The recent Facebook-Cambridge Analytica scam led to one the biggest controversy in the world around data privacy and security. In the wake of Facebook’s massive mishandling of user data, people across the world raised a huge question on the data protection and data privacy. It all started with a Cambridge researcher Alexander Kogan who built an app called ‘thisisyourdigitallife’ which gave Kogan access not only to the data of Facebook users who used the app but also the people they were connected to.
This led to personal data of nearly 87 million Facebook users being accessible to Kogan. While Kogan claimed to Facebook that this was being done purely for research purposes, it is now alleged that he went ahead and sold this information to a company called Cambridge Analytica whose one of the co-founders was the chief strategist on the Trump campaign. CA then used this information to do very specific targeted advertising and spread pro-Trump and anti-Clinton propaganda during the US presidential 2016 elections.
Post outbreak of the news, Facebook admitted that they were informed about this in 2016 but all they did was to ask Kogan and CA to delete all of the data they had acquired. However, Facebook did not undertake to validate this forensically, or involve law enforcement, or inform the 50 million affected users, or even investigate which other apps might have tried to pull off a similar stunt. And this is what makes the entire saga that much more sordid.
We are living in a highly virtualized world. We wake up and first check our Facebook, Twitter and LinkedIn feeds. When we visit a place, eat at a restaurant, attend our child’s annual day, our first thought is to post about this online and that is how we are feeding a lot of information on the social media sites about what we like, what makes someone happy or sad, or what our political and religious views are, how much time we spend at a particular location, how we get there, what we do when we get there, who are the other people at that same location, etc. And that’s how it makes a very crucial to know what information we are providing and if it can be misused or manipulated by even the most trusted social media apps and sites.
The entire model of most social media sites – Facebook most of all – is inherently flawed. People and businesses produce the content and then the same people and businesses consume the content. Facebook decides who sees what content and allows business and marketers to target consumers very specifically. This type of micro-customisations leads us to live in our bubble zones and listen to more and more of the same type of content, which aligns to our thought process, and which in turn reinforces existing prejudices. We all use so many social media apps and sites in our day to day life but what we don’t realize is that Facebook and other social media apps hoover up a tremendous amount of information about our calls, emails, messages, locations, search items, videos we watch online, articles we read, books and other things we buy online etc.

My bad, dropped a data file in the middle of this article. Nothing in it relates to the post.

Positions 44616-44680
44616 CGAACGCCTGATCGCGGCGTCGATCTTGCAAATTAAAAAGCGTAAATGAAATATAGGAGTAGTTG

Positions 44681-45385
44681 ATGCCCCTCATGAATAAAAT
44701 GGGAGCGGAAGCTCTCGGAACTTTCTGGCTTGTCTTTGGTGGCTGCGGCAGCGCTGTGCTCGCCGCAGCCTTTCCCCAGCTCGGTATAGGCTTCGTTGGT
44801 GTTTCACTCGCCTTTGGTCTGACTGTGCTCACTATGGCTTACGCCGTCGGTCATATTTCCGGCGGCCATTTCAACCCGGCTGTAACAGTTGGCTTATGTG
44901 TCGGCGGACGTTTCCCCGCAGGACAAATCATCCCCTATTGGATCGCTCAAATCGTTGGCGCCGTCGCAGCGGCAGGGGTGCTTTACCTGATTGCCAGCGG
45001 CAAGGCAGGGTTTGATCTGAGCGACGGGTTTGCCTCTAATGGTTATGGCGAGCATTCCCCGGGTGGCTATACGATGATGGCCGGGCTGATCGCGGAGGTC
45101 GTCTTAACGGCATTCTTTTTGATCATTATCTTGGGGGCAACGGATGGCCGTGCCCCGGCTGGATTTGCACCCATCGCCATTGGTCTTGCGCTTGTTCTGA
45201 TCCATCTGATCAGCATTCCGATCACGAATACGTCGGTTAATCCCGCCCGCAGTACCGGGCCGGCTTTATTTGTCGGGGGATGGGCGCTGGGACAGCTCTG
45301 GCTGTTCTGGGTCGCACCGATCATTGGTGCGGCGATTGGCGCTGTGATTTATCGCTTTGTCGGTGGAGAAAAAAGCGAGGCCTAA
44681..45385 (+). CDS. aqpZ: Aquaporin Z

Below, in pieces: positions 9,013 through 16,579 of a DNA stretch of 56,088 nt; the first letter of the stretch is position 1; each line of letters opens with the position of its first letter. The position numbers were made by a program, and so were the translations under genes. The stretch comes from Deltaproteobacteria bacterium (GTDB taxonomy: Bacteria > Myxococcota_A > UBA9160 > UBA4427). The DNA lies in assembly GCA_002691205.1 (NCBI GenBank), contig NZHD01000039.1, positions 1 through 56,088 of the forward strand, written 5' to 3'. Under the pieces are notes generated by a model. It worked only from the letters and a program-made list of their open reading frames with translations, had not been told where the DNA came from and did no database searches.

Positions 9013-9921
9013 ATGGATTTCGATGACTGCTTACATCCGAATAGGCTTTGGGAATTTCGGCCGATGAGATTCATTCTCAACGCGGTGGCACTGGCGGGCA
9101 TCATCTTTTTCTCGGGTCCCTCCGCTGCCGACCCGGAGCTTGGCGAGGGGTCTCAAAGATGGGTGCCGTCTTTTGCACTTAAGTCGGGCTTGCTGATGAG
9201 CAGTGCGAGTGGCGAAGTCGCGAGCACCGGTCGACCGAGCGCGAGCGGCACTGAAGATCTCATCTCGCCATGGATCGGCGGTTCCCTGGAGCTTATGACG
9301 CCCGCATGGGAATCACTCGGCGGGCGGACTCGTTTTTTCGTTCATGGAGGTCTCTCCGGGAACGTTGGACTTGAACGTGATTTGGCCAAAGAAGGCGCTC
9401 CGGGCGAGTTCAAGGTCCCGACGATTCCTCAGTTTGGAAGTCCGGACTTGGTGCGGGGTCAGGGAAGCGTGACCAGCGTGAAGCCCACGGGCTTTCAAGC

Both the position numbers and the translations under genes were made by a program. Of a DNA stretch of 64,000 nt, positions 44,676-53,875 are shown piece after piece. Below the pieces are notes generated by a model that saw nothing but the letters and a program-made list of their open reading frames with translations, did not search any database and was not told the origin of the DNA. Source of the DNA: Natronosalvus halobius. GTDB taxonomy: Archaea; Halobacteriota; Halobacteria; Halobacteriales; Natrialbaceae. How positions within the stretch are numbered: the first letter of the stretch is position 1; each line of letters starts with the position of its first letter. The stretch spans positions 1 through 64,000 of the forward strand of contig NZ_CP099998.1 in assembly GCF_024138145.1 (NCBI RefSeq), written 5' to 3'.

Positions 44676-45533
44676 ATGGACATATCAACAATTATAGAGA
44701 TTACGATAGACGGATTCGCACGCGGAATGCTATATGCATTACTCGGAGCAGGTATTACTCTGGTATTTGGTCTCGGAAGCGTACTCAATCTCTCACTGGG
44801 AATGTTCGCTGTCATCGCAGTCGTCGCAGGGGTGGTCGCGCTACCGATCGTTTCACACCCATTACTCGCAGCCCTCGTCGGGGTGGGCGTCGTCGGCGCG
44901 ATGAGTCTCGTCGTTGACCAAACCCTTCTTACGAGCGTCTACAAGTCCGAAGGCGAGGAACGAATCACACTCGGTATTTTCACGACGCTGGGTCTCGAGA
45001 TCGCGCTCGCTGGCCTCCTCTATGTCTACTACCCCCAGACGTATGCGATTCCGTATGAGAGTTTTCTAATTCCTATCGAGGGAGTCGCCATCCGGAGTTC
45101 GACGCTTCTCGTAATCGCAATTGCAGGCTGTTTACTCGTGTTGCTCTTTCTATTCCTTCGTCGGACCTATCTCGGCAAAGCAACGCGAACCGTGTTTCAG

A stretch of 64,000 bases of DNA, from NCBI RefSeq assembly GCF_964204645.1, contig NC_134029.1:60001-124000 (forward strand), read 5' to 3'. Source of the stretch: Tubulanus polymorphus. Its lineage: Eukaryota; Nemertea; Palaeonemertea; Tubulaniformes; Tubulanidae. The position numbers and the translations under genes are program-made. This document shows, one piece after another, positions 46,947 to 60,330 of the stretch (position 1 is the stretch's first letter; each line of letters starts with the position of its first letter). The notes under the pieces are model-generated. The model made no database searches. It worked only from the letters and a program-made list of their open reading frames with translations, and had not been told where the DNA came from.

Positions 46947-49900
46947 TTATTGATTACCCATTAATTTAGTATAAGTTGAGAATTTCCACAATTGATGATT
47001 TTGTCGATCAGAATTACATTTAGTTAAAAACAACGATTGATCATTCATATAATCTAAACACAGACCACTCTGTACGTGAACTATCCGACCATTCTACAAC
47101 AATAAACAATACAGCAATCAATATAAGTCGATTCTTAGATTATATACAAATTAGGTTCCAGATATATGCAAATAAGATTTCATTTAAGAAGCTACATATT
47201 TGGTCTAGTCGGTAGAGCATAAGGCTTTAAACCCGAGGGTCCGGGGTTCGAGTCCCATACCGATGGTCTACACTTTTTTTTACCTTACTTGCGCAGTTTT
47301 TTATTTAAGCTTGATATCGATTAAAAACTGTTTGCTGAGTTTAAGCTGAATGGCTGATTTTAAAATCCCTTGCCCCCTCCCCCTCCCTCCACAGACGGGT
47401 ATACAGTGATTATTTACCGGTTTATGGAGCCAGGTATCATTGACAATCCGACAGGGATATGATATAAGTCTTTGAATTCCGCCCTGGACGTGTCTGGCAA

We are not only giving up so much of our private information to these organisations, but we are also signing away any reasonable expectations that they will use this information responsibly, and not manipulate us. On the contrary, their entire business models are built on manipulating us into believing things that organisations want us to believe and buying things that marketers believe appeal to people who fit a particular demographic and psychological profile. The only way out is to make a start by deleting Facebook from our phones and from our lives. Else, we will all be inhabiting Orwell’s dystopian 1984 world, and soon war will be peace, freedom will be slavery and ignorance will be strength.
The author is Founder & CEO of Network Intelligence – Global Cyber Security Services provider.